Despite their contribution to enrich our society, racism was always seething underneath. And this is replicated in Southeast Asia where Chinese came in droves, settled and became more successful than the natives.

The American century brought with it the cultural baggage of racism toward the Chinese. These were their experiences too in California gold-rush mines and the great opening of the west when Chinese emigrants were needed to do the menial jobs in the railroad constructions.

As the mestizo de Sangley were reluctantly slowly assimilated, the waves of emigrants from Fujian and adjoining provinces in China due to China’s civil wars, were not. The inability to distinguish these migrants from the Tsinoys — Chinese Filipinos — who were becoming dominant in business persuaded the government to pass a “Nationalization of the Retail Trade Law” which forbade Chinese sari-sari store owners from passing their businesses on to their children, driving many to abandon the sari-sari stores, impelling fixed intermarriages and perhaps the birth of the system of front men and dummies. Thus, acquisition of Filipino citizenship by naturalization or otherwise became imperative, causing bureaucratic corruption and scandals in government particularly in the 1950s to the 1970s.

PH industrialization
This proved to be a blessing in disguise. Curtailment of merchant activities, breaking their affiliation to the sari-sari store, hawking wares, and agricultural goods, etc. spurred Tsinoys and the other Chinese merchants to take risks and move to alternative livelihood to survive, outside of the traditional sugar and tobacco processing into manufacturing, agribusiness, and exports.

Raising capital from the predominantly Spanish and European banks was restrictive. Access to credit for the Tsinoys were made possible by their age-old clanship network where trust and traditional family ties were more important than formal written contracts. This Confucian ethos in fact gave the Tsinoys their biggest advantage. Their word were their bond and reputation, their collateral. And the critical fact that profits were frugally plowed back into the local economy rather than stashed abroad.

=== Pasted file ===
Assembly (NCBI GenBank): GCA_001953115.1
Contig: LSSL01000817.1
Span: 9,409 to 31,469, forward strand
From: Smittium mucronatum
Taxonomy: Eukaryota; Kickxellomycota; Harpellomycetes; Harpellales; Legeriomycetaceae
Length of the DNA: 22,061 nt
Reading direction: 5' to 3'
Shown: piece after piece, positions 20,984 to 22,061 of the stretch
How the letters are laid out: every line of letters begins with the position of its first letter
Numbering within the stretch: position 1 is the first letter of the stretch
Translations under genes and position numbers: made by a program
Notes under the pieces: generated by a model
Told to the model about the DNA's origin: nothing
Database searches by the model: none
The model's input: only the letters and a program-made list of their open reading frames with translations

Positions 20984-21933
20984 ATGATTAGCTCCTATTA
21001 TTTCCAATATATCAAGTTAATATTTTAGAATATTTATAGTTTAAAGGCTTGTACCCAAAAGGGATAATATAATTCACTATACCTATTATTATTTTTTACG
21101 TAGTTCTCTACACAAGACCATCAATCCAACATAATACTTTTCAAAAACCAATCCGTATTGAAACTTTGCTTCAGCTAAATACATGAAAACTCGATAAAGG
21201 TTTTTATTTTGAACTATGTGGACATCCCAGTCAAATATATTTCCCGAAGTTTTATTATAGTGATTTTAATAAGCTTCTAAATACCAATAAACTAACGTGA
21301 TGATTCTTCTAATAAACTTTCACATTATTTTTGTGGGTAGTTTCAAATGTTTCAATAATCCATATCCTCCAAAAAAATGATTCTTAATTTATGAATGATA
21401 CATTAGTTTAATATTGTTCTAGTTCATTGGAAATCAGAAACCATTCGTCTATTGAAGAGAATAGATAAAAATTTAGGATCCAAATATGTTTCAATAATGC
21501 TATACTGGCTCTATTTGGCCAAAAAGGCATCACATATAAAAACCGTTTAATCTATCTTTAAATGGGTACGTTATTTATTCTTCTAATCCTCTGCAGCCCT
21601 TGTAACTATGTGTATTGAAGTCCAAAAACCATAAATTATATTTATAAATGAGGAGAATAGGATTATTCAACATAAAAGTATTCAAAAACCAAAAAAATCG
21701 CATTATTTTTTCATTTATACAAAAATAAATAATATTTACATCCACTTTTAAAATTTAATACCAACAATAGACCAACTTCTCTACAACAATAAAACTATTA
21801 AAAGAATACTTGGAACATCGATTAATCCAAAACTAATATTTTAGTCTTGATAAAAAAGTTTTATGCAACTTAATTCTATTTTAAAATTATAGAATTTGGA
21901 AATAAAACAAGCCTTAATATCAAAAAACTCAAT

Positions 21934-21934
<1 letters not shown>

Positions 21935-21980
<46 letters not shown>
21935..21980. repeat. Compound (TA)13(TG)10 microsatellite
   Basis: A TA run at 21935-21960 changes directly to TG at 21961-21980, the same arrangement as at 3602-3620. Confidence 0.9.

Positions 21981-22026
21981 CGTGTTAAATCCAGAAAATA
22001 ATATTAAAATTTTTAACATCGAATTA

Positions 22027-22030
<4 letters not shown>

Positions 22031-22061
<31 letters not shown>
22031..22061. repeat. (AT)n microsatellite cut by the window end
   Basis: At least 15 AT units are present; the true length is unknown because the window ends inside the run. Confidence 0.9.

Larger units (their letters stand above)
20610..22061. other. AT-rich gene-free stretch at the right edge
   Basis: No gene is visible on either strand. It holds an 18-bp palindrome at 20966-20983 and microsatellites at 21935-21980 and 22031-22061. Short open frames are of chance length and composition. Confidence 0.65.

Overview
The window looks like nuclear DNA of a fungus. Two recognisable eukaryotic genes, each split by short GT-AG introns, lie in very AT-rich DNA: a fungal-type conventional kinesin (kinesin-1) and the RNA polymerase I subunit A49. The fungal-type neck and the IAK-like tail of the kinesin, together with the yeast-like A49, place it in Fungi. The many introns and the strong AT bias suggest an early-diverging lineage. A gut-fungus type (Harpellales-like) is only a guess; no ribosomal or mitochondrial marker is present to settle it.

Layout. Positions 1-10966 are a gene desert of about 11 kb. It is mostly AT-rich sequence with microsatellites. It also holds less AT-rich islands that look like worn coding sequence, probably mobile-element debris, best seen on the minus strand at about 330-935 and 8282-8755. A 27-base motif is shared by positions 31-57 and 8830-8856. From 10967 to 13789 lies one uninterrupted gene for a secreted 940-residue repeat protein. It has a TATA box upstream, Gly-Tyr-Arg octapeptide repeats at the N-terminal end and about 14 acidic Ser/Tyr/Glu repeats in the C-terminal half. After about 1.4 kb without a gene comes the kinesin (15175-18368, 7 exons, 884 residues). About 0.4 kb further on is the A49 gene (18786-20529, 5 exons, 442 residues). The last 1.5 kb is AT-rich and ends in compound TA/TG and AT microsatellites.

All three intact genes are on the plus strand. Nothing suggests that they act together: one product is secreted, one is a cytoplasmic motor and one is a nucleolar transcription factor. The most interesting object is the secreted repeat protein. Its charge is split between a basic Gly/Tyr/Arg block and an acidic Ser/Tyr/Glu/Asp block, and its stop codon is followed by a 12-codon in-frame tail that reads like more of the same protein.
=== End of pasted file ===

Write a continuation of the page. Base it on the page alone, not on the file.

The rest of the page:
Thus, the advent of the original taipans, borne out of the crucible of adversity, deprivation and latent racism but fortified by their Confucian values. Henry Sy from Xiamen who started with his father a sari-sari store transforming this into the biggest conglomerate in the country. John Gokongwei Jr., born rich of a family from Fujian but later became destitute but fought his way up as a trader from Cebu and formed a business empire, the JG Summit Holdings. And Lucio Tan, also from Xiamen, was a factory worker who built a tobacco company parlaying this into a “liquor, tobacco, aviation, banking and real estate” empire. Other taipans no less extraordinary came into their own, George Ty, Ramon Ang, Andrew Tan and Tony Tan Caktiong completing the list of the wealthiest Tsinoys.

These are the taipans — the core of the Tsinoy oligarchy who dominate business, perforce the economy. By definition those who control the economy control the levers of political power. Do they? And are they instruments for the country’s good or only of their family and clans. And in this regime where the political leadership has shamelessly flirted with, and is now dangerously in the arms of, Xi Jinping, where will we find ourselves in the coming years. In the vernacular, “Saan tayo pupulutin!”